October 2nd, 2013 | 5 comments
For today’s column, I’m sharing (with her permission) a letter I received from a woman who is married to a widower who has two young children. Based on the numerous other emails I receive about this subject from women in her position, I think her letter speaks for many others wives of widowers out there.
Today is the one day a year when I am not your mother. Every other day I pick up little socks, sooth you when you wake crying in the middle of the night, make your meals, buy your clothes, and teach you about the world. Every day Emily says to me as I’m leaving for work, “Ok, Mom. But, don’t go too far.” And I promise her that I will return as I always do. Karen asked me the other day, “What does soggy mean?” and I explained that she should eat her cereal while it’s still crunchy, before it gets too soft. And, it occurs to me how many things I will need to explain. Even though I am not your “real” mother, I love you more than I love most things.
So, today as memorials to your “real” mother turn up in my social media feeds, I will try to keep my bearings. I will try not to withdraw into myself for protection. Because I know you need me and today is no more significant to you than any other day. The three of us have no memories of that past life because we didn’t know her. Or at least I didn’t. Maybe Karen has some small glimmer of memory, but her wondering will most likely have more to do with her birth family. And sweet Emily, who knows if your little body remembers the loss of the body that grew you. Time will tell us all of these things, but as people look to the past today, I will do my best to look forward and embrace the life we have together now.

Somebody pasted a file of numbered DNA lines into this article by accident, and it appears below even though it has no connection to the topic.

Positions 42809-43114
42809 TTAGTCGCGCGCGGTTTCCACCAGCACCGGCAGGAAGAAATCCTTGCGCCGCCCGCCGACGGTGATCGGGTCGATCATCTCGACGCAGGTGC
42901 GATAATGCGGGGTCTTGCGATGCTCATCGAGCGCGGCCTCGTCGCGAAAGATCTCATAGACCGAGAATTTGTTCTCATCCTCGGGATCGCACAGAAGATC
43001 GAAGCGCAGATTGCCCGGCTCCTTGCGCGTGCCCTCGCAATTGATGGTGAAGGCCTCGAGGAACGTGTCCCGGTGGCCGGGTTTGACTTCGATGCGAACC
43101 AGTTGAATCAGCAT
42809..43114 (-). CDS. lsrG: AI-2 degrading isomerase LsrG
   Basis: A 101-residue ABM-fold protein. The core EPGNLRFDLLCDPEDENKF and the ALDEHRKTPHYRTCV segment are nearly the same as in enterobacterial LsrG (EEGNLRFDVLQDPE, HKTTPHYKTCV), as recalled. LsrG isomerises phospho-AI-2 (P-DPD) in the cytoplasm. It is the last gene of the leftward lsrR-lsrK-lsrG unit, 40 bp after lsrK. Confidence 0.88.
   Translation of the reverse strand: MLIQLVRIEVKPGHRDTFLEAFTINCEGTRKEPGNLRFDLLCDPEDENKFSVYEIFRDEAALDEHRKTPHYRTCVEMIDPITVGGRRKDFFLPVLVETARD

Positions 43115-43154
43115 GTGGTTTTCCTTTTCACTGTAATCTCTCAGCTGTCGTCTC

Social media has become a place not safe for those of us with complicated personal lives. If your parents are divorced, you have a front row seat to photographs and musings about their new-found happiness. If your husband is a widower, you will have a front row seat to all of the stories, remembrances, and photographs of his other big love and a time you were not a part of. If your widower husband has children, you will be reminded that in the eyes of everyone who knew his late wife, the children you are raising as your own will always be her kids–especially on the anniversary of her departure. On that day your life will revert back to “their” life and people from their life together will talk about the past without respect for the present. And it’s funny that the person they are trying to reach with these public prayers of grief will never see them. Meanwhile, I wish so much that I didn’t have to.
I will quietly try to bolster myself and support the two of you today. I will remind you that you will not be left again and that you need not worry that I will go too far. As I remind myself every year at this time, a mother is not always the person who carries you in her womb; she is the person who carries you fiercely in her arms. I will hold you in my arms today and everyday and always in my heart.
Entry Filed under: Widower Wednesday